When Olive was a child in the 1970s, the summer holiday meant a chance to see her father, who worked as a junior officer in the PLA. The long trip took 3 or 4 days in total; travelling by train, truck, and sometimes carriage. She told me how they would reserve two seats; her little brother slept across them, and she would lie on newspaper underneath, whilst somebody else balanced in the luggage rack above. Even though the journey was exhausting, she described the vast grasslands, stretches of mountains, and untouched forest along the way as the most beautiful memories of her childhood.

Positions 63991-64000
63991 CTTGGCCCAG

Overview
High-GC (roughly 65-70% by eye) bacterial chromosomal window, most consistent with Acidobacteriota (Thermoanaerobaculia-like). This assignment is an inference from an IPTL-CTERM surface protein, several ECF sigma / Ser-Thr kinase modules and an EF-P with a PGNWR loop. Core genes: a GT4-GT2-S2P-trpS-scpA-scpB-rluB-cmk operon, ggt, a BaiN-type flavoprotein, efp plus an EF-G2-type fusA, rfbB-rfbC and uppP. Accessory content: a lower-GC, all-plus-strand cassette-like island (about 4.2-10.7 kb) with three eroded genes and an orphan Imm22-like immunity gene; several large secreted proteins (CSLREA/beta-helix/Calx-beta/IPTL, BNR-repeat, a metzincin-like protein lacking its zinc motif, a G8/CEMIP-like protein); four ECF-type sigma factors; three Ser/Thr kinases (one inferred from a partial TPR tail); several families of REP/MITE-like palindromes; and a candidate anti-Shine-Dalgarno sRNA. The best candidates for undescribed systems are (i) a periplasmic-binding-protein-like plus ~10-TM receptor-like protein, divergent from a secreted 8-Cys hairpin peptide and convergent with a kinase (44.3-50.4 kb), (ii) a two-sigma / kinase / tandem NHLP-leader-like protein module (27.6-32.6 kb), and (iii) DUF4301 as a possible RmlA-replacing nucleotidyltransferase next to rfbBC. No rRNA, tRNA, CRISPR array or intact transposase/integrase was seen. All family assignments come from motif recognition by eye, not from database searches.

Today, Olive has huge concern for the 50 million children who grow up in China’s countryside, and are separated from their parents who have migrated to do temporary work in large cities. As a psychoanalysist, she knows what kind of mental scars this separation can leave.
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